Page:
Amid the breakdown of the family, need for children’s advocates increases

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Cindy Evers speaks at a candlelight vigil for Domestic Violence Awareness Month last October. The event was held by Ruth’s Cottage and The Patticake House. TIFTON GAZETTE/Special

TIFTON — Cindy Evers sees the need every day. In fact, she’s watched it grow in the last 18 years from important to crucial.

In 2000 Evers and her husband, Fred, moved from Louisiana to Northside Baptist Church here, where Fred answered a call to serve as pastor. At the time Cindy had been ruminating on a call of her own as she’d observed the dearth of court-appointed special advocates (CASA) for children.

That stayed with her as she settled into South Georgia. Northside’s footprint, she determined, needed to go beyond its walls.

“I’d been intrigued with the CASA program in Louisiana but not involved,” she told The Index. “I wanted [Northside] to become involved in social service issues in the community.”

So, Evers met with CASA representatives from Atlanta and judges to set up a CASA program in Tift County. In June 2000 grant money made it a reality in their judicial circuit.

A constant face

When a child goes into foster care, their world tilts at a dangerous angle where nothing seems solid. During the evaluation process consistency becomes a difficult standard to maintain. CASA volunteers exist to provide that firm foundation and be a voice for children, speaking up for their best interests.

Currently, 46 affiliate programs across the state work to recruit and train some 2,400 CASA volunteers. Those adults, in turn, advocate for the estimated 20,000 children in foster care.

In her career, Evers counts around 100 children with whom she’s worked as a CASA volunteer.

“You get to know the children and stay on that case until there’s some kind of permanency,” she pointed out. “You are the constant face while the child is under the care of the state and build a relationship and pray for them. ”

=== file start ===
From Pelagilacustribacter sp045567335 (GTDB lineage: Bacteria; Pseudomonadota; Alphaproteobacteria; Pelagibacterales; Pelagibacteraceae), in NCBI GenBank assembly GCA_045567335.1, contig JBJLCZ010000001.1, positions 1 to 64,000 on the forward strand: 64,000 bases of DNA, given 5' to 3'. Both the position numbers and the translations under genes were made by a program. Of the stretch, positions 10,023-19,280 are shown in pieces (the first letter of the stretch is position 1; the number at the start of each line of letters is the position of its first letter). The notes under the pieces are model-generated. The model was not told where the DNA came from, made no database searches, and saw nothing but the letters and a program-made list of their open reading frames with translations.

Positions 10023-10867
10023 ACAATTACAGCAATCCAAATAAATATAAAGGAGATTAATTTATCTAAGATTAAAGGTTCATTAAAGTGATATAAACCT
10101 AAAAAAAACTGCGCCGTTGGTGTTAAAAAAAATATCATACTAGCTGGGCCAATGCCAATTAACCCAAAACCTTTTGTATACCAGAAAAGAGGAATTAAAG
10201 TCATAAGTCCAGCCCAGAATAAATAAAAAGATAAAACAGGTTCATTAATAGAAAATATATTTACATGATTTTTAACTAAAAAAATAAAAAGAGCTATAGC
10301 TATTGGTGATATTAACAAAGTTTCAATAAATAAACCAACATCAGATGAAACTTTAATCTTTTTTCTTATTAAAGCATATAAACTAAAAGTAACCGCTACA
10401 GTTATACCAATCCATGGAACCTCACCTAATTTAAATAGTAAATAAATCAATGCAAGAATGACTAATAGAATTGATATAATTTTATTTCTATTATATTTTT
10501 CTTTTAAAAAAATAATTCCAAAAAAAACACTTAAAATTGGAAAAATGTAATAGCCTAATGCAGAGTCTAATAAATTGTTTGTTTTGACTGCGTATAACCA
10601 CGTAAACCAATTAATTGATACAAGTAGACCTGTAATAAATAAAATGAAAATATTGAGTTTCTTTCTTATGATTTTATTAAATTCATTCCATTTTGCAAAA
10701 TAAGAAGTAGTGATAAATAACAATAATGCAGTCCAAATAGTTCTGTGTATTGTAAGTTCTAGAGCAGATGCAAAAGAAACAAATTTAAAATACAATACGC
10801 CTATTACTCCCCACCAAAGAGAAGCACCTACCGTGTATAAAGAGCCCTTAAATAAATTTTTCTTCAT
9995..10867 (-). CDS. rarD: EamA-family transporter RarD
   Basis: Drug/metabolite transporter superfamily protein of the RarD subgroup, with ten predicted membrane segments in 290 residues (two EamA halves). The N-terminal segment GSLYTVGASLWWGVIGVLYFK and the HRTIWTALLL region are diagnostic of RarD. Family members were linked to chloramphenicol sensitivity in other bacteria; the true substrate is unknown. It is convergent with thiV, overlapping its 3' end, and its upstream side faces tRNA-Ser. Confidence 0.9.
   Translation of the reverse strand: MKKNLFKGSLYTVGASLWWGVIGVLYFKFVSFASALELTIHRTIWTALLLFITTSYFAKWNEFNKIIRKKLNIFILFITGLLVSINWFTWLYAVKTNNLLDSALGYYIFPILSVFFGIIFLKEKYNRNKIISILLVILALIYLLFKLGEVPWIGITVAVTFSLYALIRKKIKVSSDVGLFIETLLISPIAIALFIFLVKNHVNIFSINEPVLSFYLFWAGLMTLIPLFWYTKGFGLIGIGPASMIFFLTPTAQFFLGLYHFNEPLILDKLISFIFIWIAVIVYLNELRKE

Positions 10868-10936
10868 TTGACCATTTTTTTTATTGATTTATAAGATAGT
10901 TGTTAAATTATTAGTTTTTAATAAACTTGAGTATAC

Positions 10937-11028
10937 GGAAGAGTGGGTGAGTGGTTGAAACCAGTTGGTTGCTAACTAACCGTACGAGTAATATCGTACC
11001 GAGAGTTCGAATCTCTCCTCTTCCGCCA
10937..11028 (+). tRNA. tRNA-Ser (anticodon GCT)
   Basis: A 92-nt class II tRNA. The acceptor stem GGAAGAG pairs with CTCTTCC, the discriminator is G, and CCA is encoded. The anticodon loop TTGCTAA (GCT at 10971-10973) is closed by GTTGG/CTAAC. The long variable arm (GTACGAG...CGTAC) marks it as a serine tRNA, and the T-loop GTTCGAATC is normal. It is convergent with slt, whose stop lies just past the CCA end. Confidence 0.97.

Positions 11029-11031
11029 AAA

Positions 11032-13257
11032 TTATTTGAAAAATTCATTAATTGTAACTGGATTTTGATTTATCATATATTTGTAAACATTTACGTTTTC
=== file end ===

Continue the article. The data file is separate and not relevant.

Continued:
Members at Northside have been instrumental in not only supporting her work, but getting involved as foster parents as well as adopting through the foster care system.

“My church has been phenomenal,” testified Evers, also a board member for the Georgia Baptist Children’s Home. Recently, for example, a three-year-old child required a volunteer through the Department of Family and Child Services to stay with him for two weeks until he could be placed in foster care.

Northside members stepped up, Evers said, collecting the $2,000 for the DFCS worker to stay and provide continuity for the child.

Need for more volunteers, more training

Coastal Plains CASA Executive Director Kristin Morrison oversees 20-25 CASA volunteers right now. But, she’s looking for more, said Evers. Like the rest of the country, Tift County and South Georgia have suffered the effects of addiction tearing families apart.

“It’s gotten so much worse since I started. Poverty isn’t as much a problem as substance abuse.” she asserted. “If you took that out of the scenario most children could go home today. Opioids, meth, alcoholism, cocaine – they’re all the main part of the problem.”

The reality, she added, points to a great need for Georgia Baptists to get involved. Training must be part of that effort, though. On April 13 Alliance for Children – an advocacy group consisting of Ruth’s Cottage, a domestic violence shelter; The Patticake House, a child advocacy center; Coastal Plain CASA; and Northside Baptist Church – will host a training summit at Northside.

To Ever’s knowledge, this is the first time a Georgia Baptist church has hosted such a training regarding child maltreatment. Instructors will include those with law enforcement, mental health, courts, DFCS, and medical backgrounds.

Hands in the pit

“I feel very strongly,” she said, “that we as believers have the key to climbing out of these pits [of substance abuse and child maltreatment]. Sometimes we have to roll up our sleeves and get our hands in the pit to pull people out. That’s hard. It’s not pretty.”

To her, the effort for it all is personal in a spiritual sense.

“This is my ‘entrusted.’ It’s what God has called me to do. I cannot drop the ball. I must always be on my guard and on call.

“It’s important that I do the best job possible in every situation, no matter if I’m tired or discouraged. I must represent Christ well.”

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